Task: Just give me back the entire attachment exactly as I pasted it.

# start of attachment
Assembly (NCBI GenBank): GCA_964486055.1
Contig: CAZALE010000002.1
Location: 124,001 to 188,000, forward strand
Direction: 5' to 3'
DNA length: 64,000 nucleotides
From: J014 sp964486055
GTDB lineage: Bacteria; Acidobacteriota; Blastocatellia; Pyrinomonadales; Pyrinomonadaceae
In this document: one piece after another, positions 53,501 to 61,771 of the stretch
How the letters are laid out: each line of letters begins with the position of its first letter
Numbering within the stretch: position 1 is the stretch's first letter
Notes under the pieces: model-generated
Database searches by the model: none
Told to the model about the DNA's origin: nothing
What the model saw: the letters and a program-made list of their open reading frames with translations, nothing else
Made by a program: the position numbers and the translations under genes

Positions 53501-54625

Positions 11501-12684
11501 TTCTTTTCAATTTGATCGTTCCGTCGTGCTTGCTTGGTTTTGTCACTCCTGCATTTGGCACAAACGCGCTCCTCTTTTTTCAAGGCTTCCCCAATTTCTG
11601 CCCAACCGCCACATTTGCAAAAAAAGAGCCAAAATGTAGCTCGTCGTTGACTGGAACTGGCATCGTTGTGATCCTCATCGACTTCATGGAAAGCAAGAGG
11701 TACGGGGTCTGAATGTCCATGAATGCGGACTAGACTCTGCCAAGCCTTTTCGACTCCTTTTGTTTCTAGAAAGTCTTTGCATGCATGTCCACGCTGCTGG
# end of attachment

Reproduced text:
Assembly (NCBI GenBank): GCA_964486055.1
Contig: CAZALE010000002.1
Location: 124,001 to 188,000, forward strand
Direction: 5' to 3'
DNA length: 64,000 nucleotides
From: J014 sp964486055
GTDB lineage: Bacteria; Acidobacteriota; Blastocatellia; Pyrinomonadales; Pyrinomonadaceae
In this document: one piece after another, positions 53,501 to 61,771 of the stretch
How the letters are laid out: each line of letters begins with the position of its first letter
Numbering within the stretch: position 1 is the stretch's first letter
Notes under the pieces: model-generated
Database searches by the model: none
Told to the model about the DNA's origin: nothing
What the model saw: the letters and a program-made list of their open reading frames with translations, nothing else
Made by a program: the position numbers and the translations under genes

Positions 53501-54625

Positions 11501-12684
11501 TTCTTTTCAATTTGATCGTTCCGTCGTGCTTGCTTGGTTTTGTCACTCCTGCATTTGGCACAAACGCGCTCCTCTTTTTTCAAGGCTTCCCCAATTTCTG
11601 CCCAACCGCCACATTTGCAAAAAAAGAGCCAAAATGTAGCTCGTCGTTGACTGGAACTGGCATCGTTGTGATCCTCATCGACTTCATGGAAAGCAAGAGG
11701 TACGGGGTCTGAATGTCCATGAATGCGGACTAGACTCTGCCAAGCCTTTTCGACTCCTTTTGTTTCTAGAAAGTCTTTGCATGCATGTCCACGCTGCTGG